[0029] Here, when the engine temperature at engine startup is high, for example, the degree of fuel dilution of the overall lubricating oil does not increase because fuel does not adhere to the piston top face or the cylinder inner peripheral face in the first place. Therefore, it is possible to monitor the engine temperature at engine startup and determine that the engine was operating in a state in which the degree of fuel dilution increases when the engine temperature at engine startup is equal to, or less than, a predetermined temperature, for example.

[0030] Even if the engine temperature at engine startup is low, however, if the internal combustion engine continues to operate for an extended period of time thereafter, the cylinder internal temperature rises, thus inhibiting the adhesion of fuel to the piston top face and the cylinder inner peripheral face. Further, the lubricating oil temperature gradually rises from the combustion heat generated in the cylinder, so more fuel evaporates from the lubricating oil.

[0031] Accordingly, if the time from startup until stop of the internal combustion engine is sufficiently long, even if the degree of fuel dilution temporarily increases when the engine is initially operated, that degree of fuel dilution gradually decreases thereafter due to the fuel evaporating from the lubricating oil during operation of the engine. Then, either the increase in the degree of fuel dilution that occurred when the engine was initially operated is cancelled out by this decrease in the degree of fuel dilution, or, if the increase has been exceeded, there is no longer a need to retain the history which indicates that the internal combustion engine was operating in a state in which the degree of fuel dilution increased.

[0032] Accordingly, for example, the engine operating time from after engine startup until engine stop may be measured, and it can also be determined that the internal combustion engine was operating in a state in which the degree of fuel dilution increases, when, and the engine temperature at engine startup is equal to, or less than, a predetermined temperature and the engine operating time is equal to, or less than, a predetermined value.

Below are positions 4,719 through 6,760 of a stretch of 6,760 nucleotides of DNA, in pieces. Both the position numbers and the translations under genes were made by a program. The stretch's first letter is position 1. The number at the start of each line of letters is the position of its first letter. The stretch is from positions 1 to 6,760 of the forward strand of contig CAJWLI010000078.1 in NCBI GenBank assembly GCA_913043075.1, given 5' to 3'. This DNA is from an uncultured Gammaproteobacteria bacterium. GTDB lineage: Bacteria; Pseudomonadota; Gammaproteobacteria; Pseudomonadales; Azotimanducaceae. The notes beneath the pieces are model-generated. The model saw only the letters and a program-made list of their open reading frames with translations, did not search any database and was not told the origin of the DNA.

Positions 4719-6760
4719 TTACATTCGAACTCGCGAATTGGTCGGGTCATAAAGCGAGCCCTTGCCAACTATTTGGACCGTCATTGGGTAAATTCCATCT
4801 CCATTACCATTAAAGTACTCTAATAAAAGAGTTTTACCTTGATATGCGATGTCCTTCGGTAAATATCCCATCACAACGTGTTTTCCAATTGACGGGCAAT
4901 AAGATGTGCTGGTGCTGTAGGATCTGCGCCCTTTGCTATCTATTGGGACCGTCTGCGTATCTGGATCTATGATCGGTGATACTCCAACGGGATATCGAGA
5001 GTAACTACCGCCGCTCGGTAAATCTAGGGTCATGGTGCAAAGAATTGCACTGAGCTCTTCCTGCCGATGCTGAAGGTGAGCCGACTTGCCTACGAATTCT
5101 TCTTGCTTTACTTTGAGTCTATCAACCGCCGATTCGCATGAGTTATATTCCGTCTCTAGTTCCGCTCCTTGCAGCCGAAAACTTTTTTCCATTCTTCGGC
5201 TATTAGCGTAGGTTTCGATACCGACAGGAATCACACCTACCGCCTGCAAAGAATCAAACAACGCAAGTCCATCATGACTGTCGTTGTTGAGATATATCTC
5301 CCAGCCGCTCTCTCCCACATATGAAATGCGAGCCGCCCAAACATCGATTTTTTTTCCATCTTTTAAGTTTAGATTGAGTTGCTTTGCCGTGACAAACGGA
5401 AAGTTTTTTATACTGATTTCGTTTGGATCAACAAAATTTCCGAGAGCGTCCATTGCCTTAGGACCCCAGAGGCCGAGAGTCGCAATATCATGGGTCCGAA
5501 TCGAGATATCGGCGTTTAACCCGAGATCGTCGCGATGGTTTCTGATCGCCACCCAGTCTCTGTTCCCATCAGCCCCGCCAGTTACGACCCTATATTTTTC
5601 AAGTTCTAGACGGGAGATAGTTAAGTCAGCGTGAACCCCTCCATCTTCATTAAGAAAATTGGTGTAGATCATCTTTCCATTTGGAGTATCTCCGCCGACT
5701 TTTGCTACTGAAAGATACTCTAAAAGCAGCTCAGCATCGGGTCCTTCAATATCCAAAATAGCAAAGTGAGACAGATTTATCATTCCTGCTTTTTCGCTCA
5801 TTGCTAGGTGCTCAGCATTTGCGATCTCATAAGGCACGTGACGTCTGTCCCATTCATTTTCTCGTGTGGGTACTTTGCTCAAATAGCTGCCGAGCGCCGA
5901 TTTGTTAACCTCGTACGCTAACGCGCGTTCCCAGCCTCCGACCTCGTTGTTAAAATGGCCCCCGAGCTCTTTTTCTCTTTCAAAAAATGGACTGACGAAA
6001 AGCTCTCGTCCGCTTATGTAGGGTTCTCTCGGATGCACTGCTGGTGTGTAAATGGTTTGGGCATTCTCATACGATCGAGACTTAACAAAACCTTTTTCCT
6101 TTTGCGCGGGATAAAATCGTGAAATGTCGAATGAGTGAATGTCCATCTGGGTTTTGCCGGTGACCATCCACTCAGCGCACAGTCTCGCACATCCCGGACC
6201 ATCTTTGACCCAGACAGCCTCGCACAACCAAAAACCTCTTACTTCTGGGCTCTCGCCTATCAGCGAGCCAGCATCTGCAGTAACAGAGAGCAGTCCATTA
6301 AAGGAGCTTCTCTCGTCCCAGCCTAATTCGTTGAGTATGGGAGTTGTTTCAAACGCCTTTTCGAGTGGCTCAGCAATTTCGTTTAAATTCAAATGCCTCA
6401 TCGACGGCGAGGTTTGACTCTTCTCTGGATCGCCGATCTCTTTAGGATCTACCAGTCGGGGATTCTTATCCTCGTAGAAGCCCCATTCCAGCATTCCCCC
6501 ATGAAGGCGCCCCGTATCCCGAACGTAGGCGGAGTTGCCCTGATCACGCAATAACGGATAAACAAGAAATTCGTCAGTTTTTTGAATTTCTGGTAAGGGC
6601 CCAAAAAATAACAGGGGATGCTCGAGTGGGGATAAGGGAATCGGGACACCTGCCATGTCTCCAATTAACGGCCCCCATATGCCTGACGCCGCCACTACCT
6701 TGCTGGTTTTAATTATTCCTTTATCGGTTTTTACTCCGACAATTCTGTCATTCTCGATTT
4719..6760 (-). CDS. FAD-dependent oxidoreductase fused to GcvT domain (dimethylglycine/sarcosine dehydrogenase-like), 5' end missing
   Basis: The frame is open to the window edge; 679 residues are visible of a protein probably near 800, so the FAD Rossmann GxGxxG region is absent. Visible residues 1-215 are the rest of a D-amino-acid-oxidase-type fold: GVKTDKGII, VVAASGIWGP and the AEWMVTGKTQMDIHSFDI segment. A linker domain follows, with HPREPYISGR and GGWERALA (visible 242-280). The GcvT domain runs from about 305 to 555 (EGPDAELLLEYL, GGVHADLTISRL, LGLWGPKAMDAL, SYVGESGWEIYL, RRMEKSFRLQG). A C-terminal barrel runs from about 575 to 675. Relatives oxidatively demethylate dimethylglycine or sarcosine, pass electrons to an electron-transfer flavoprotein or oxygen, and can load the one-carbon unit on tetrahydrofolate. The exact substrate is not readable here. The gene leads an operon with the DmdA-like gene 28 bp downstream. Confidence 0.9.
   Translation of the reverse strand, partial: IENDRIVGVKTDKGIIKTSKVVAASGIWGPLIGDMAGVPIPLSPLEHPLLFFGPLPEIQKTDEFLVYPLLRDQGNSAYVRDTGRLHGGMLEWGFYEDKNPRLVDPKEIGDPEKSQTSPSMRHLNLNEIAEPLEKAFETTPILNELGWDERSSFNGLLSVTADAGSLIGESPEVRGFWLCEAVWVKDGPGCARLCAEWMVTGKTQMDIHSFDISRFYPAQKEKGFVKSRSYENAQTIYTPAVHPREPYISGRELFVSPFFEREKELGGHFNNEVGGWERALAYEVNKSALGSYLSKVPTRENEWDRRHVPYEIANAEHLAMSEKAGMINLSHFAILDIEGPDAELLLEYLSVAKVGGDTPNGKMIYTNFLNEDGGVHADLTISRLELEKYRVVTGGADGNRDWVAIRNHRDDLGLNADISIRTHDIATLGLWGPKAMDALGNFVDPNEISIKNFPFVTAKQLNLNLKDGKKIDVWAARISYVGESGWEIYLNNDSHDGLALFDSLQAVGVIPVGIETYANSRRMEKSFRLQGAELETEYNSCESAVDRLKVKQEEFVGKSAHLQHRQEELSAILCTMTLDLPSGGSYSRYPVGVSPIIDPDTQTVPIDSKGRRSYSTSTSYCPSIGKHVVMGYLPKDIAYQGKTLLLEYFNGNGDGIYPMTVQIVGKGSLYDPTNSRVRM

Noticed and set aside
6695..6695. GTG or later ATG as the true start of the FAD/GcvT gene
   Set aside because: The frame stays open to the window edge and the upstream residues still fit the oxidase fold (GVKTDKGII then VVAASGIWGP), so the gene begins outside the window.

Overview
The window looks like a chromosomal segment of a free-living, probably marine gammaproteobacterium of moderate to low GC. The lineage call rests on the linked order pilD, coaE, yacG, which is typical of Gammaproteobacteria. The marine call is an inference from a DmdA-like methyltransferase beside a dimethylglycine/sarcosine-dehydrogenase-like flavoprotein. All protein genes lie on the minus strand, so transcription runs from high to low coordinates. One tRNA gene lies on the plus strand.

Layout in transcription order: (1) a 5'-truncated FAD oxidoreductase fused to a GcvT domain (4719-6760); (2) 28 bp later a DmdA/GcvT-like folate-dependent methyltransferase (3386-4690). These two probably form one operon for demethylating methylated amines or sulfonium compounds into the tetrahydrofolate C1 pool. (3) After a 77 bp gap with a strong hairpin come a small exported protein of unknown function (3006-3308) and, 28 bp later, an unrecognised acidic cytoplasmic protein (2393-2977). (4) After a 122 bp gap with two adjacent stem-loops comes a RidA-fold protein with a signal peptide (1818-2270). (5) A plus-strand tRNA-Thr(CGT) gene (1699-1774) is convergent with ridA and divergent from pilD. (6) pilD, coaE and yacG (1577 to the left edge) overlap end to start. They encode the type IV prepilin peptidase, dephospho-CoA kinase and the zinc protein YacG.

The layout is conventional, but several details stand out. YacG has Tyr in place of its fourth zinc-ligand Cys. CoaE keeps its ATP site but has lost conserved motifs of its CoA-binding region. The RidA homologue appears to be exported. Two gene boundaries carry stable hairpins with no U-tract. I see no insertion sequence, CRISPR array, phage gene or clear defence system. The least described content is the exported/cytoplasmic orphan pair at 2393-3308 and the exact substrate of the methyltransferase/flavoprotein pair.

[0033] Also, when the time from startup to stop of the internal combustion engine is the same, the cylinder internal temperature rises more quickly when a large quantity of fuel, as opposed to a small quantity of fuel, is supplied to engine combustion during that time. Therefore, adhesion of fuel to the piston top face and the cylinder inner peripheral face is inhibited at an earlier stage, and evaporation of the fuel from the lubricating oil due to the rise in temperature of the lubricating oil is also promoted to an even greater extent. There is a correlation between the rate of increase in both the cylinder internal temperature and the lubricating oil temperature, and the total amount of combustion heat generated within the cylinder after engine startup. Therefore, to accurately determine whether the internal combustion engine was operating in a state in which the degree of fuel dilution increases, it is considered preferable to monitor the total amount of combustion heat generated within the cylinder from engine startup until engine stop.

[0034] The dilution degree estimating portion may also estimate the total amount of combustion heat generated within the cylinder from engine startup until engine stop based on the engine operating state, and determines that the internal combustion engine was operating in a state in which the degree of fuel dilution increases when the engine temperature at engine startup is equal to, or less than, a predetermined temperature and the estimated total amount of combustion heat is equal to, or less than, a predetermined amount.